Massachusetts Passes Law Against Arrest of Children Under 12
In Tennessee in 2016, town police came to an elementary school and placed handcuffs on the small wrists of several children ages 6 to 11. The reason? Video had surfaced of the children in essentially a schoolyard fight after a basketball game, after which the children broke up and went about their business.
In Baltimore, three 9-year-old girls and an 8-year-old boy were shackled inside Morrell Park Elementary School, after bullying and fighting incidents, in chains that hardly fit them.
Taking action against a troubling trend seen nationwide of placing young children in handcuffs for a variety of infractions including disorderly conduct, Massachusetts has now become one of seven states which removes children under 12 from the court system, and treats troubled children as candidates for counseling and work with the parents.
In a press release, Citizens for Juvenile Justice, a member of the National Juvenile Justice Network, said of the law:
"The broad range of issues tackled in the legislation ranged from preventing children’s entry into the legal system to ensuring developmentally appropriate policies for justice-involved youth. "
Key among the new strictures in the bill is the removal of children under 12 from the criminal justice system altogether. The press release states that:
"Children under the age of 12 will now be excluded from the legal system altogether, aligning Massachusetts with international standards. Before this bill passed, youth as young as 7 could be arrested and brought to court, and most of the children under the age of 12 who were arrested were brought to court on low level offenses. This bill sets Massachusetts as a leader in the country on this issue."
The bill also places a strong focus on expunging the records of children, in order to prevent the stigmatization of children at a very young age.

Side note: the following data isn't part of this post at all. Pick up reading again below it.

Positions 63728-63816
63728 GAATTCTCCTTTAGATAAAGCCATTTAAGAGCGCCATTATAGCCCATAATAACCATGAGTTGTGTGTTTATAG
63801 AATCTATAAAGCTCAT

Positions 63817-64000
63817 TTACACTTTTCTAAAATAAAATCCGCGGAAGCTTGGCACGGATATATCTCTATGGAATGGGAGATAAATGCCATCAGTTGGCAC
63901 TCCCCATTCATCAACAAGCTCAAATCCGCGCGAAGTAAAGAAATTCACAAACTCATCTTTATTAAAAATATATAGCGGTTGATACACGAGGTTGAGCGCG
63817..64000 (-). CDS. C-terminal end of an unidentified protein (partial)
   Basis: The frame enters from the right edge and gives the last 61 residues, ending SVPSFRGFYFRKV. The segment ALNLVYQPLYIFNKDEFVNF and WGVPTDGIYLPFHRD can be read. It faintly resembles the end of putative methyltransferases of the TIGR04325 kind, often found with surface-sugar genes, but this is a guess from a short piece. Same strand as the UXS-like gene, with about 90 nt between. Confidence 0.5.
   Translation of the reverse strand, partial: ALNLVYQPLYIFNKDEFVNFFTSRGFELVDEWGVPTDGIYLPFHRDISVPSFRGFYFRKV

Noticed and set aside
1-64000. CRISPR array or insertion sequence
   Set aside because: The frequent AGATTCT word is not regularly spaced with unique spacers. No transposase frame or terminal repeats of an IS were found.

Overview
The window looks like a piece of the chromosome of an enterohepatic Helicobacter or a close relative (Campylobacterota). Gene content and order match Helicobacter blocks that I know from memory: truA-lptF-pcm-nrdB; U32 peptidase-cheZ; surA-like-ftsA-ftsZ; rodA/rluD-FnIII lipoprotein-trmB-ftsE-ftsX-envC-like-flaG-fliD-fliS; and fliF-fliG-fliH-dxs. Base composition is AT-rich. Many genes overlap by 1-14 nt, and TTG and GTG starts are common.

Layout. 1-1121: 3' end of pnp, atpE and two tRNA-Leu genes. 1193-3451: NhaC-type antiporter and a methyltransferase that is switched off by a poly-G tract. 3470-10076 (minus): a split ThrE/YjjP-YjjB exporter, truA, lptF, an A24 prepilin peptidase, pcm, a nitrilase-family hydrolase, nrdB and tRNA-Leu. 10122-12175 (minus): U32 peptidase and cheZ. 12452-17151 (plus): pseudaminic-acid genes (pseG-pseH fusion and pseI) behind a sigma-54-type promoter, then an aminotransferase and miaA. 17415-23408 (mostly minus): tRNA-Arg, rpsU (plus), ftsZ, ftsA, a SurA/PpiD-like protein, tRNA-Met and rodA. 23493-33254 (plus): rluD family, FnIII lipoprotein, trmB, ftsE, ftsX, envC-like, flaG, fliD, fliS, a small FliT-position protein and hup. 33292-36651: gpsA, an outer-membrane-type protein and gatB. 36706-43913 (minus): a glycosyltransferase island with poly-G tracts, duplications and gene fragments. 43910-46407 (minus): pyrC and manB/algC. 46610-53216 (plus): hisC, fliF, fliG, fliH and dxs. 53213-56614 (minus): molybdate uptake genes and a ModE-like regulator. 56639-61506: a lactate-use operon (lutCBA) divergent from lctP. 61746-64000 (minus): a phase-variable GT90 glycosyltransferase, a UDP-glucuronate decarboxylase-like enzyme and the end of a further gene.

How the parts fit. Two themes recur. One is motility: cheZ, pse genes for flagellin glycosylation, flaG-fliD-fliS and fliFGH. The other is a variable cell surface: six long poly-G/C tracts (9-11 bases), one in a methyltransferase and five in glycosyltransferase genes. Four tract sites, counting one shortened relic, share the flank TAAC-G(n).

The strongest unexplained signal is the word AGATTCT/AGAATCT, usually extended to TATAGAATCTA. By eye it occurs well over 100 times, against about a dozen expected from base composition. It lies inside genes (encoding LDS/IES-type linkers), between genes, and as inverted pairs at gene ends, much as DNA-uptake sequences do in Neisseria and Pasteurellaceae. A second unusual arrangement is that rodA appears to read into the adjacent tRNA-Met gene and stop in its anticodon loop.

In 2013 ABC News reported:
"The Florida Department of Juvenile Justice reported that more than 100 children aged 5 and 6 have been arrested in Florida in the past 12 months."
The Citizens for Juvenile Justice also seeks to shift the age group of 18 to 20 year-olds out of the adult system, and into the juvenile courts. The groups notes in an informational circular used in the lobbying effort for the new law that is has been shown that the young adult brain "is highly amenable to rehabilitation." It states:
"This development is influenced - positively or negatively - by their environment."
The Massachusetts law seems to be part of a nationwide soul-searching over the efficacy of stressing punishment over attempts at rehabilitation for children and young adults. Most of those who find themselves in trouble are overwhelmingly from troubled backgrounds, such as victims of domestic abuse. In an effort to address an alarmingly increasing number of school expulsions, in pioneering experiments in 2009, San Francisco sought new remedies. In an article "Can Restorative Justice Stop the Schoolhouse-to-Jailhouse Pipeline?" the reporter wrote:
"Instead of being kicked out for fighting, stealing, talking back, or other disruptive behavior, public school students in San Francisco are being asked to listen to each other, write letters of apology, work out solutions with the help of parents and educators, or engage in community service. All these practices fall under the umbrella of “restorative justice”—asking wrongdoers to make amends before resorting to punishment."
The present trend reverses what has been an opposite tendency in recent decades to treat children as adults in the criminal justice system at an earlier and earlier age, which, children's advocates contend, only reinforces the worst kinds of behaviors and places children accused of non-violent offenses in dangerous and violent environments. Perhaps the most famous case of a child caught in the maw of the justice system for juveniles is that of Kalief Browder.
Arrested at the age of 16 for allegedly stealing a 40 dollar backpack in New York, which Browder, a young black man, always steadfastly denied, Browder spent years on Riker's IIsland in New York awaiting trial, the whole time suffering beatings by both gang members and guards, enforced isolation, and unbearable conditions. After three years all charges were suddenly dropped and Browder was released. But the psychological damage was done. At age 21, Browder told his story on national television as part of his effort to shed light on the issue of massive injustice in the juvenile system, telling audiences that what happened to him "happens all the time." Soon after, unable to free himself of his nightmares, Browder took his own life.